Possible diagnosis incoming - symptoms worse and Anxiety causing fake symptoms?


First time poster. I have been having problems with tingling in my feet and hands and some muscle weakness since middle of March. My dad passed away due to MS 25 years ago and my older sister was sadly diagnosed 4 years ago. I am 34 year old male.

I paid for myself to have an MRI and last week the results came back that they have found one lesion on brain and two on spine - I have been referred to a neurologist.

I have had massive anxiety about this diagnosis (due to family med history and knowing about the condition) since my original symptoms in March and getting this confirmation from my GP that its very likely MS has pushed my anxiety in to overdrive and my symptoms have got so much worse since this. I also feel really really ill and run down which I didn’t have before the MRI results. Can stress/anxiety make a big difference with this and make things much worse?

I also have this dilemma with symptoms. As I know all of the possible symptoms its hard to know if I am actually suffering them or if its the anxiety (which I know sounds crazy)

with my symptoms and family history I am fully expecting to be diagnosed in the coming weeks/months, however I think I just need some reassurances from you lovely people that I will feel better than I do now in this limbo period - as I feel like S**t!

My sister has done really well with the condition and leads a normal and busy life which gives me hope! I have a wife, child, another child on the way, work full time and run my own business, so my biggest worry is how this will affect my life :frowning:

Hi :slight_smile: I can completely relate to what you are feeling! I am also waiting for a diagnosis and in some ways the anxiety is the worst part! I definitely feel worse when I’m more anxious - stress and anxiety has the tendency to make symptoms feel so much worse and it can be hard to decide if your symptoms are anxiety related or MS related/something else - it doesn’t make your experience any less real though and I wouldn’t describe symptoms as “fake” - everything you feel is all real to you. You aren’t crazy! I have no tips on how to deal with it (if you work out how to stop being anxious, let me know haha!!) but I just wanted to reassure you that we are in the same boat and you aren’t alone in feeling this way!

1 Like


You are quite right, being in limbo can be worse than post diagnosis. Worry and fear can also make symptoms worse, or create other symptoms.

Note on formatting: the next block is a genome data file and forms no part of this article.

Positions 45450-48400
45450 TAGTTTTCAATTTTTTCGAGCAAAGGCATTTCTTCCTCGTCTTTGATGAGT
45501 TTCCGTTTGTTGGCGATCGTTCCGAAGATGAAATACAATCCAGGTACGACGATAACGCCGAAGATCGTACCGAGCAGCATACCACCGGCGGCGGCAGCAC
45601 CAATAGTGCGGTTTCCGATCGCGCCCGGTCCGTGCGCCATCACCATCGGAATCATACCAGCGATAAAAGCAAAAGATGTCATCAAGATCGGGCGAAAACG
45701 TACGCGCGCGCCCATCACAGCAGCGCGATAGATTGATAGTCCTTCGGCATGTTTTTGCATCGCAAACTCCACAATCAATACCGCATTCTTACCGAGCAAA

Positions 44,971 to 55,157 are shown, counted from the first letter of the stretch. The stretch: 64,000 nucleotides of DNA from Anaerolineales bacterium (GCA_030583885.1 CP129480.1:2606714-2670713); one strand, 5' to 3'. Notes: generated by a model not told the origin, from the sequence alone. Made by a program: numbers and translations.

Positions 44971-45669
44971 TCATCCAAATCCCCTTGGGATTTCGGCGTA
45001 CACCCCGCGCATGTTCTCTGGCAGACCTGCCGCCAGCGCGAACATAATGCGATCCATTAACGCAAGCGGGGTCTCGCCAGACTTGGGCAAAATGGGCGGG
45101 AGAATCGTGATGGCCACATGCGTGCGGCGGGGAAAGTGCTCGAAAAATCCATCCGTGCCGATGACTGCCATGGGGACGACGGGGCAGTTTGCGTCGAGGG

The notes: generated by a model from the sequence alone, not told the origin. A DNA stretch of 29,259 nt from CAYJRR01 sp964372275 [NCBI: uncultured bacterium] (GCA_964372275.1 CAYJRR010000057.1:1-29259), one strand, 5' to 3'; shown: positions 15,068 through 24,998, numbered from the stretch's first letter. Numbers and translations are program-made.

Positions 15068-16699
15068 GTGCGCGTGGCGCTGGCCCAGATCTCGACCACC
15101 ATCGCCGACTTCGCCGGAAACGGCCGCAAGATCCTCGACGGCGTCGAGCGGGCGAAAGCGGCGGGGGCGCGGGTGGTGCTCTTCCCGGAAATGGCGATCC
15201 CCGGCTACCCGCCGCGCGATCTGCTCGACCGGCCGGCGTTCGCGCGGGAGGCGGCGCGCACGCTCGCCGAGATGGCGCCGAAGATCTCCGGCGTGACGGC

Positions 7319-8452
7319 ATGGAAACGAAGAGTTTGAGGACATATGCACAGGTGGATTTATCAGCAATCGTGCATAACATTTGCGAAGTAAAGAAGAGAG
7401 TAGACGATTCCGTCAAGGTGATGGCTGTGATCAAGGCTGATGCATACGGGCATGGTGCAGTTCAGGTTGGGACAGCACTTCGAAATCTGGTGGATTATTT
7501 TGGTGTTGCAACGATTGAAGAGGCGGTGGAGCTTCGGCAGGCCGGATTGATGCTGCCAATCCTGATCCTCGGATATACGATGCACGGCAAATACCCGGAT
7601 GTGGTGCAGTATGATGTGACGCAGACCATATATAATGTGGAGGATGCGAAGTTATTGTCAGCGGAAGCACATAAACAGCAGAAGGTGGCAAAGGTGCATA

You’ve seen from your sister that the diagnosis can be managed. That’s not to say that it’s always easy, just that once you know the worst, you can learn to deal with it.

So, give yourself a break, allow the worry some space, try to relax, it may take some time to get to the end of the testing process and get a definitive answer. If you continue in panic mode, you’ll make it worse for yourself.

You can always lean on us here. We do understand what it’s like to be worrying and waiting, for what seems like forever for appointments and tests, then results, and then more appointments.



i worked out for myself that stress made symptoms worse. i went all out on stress removal, starting with the “friends” who always made me stressed. that was an easy one and i don’t miss them one bit. stressful situations can be managed but not removed. if you know that an upcoming situation will be stressful you can plan to minimise the stress. another helpful strategy is mindfulness meditation. i started this following a course at the ms therapy centre. i did it every day with headphones and the tape. the breathing is really calming. i no longer have the tape - i gave it to somebody who needed it. however i still do the breathing exercises. my husband knows that if i am blowing slowly on the out breath that i’m either worried or in pain.

1 Like

Thank you to all of you, I have a feeling I will be back here, to all seem so nice!

Hi Funk DJ (great username!)

I’m new here too, and experiencing really similar symptoms to yours - currently very early on in the doctor test phases and basically just waiting at this point.

Not sure about MS specifically, but anxiety definitely causes all sorts of exacerbated physical symptoms - sometimes it’s hard to tell what’s purely physical and what’s a manifestation of the anxiety! It’s interesting that when I google my MS symptoms (shaking, muscle spasms, tingly feelings) anxiety pops up quite a lot of the time. So it looks like they definitely share a couple of qualities.

The only thing getting me through my own anxieties is knowing that a diagnosis will mean I’ll hopefully be able to get some treatment/support/medication for my symptoms. Limbo of any form sucks - it’s way better knowing rather than living in the abstract.

Keep us posted on how things go. :slight_smile:

Hi, I am just looking for some advice as I am scared an MS diagnosis may be on its way.

I had a brain MRI to rule out a growth on my auditory nerve due to pulsatile tinnitus on one side. I have had a few instances of tingling in my face on the same side lasting minutes only, but seem to be brought on when I raise my arms above my head. The tinnitus has now gone away.

I had a call from the ENT consultant to say that there was no growth on the MRI, but there were some white patches that were possible demyelination but it was not his area so would be referring me to neurology.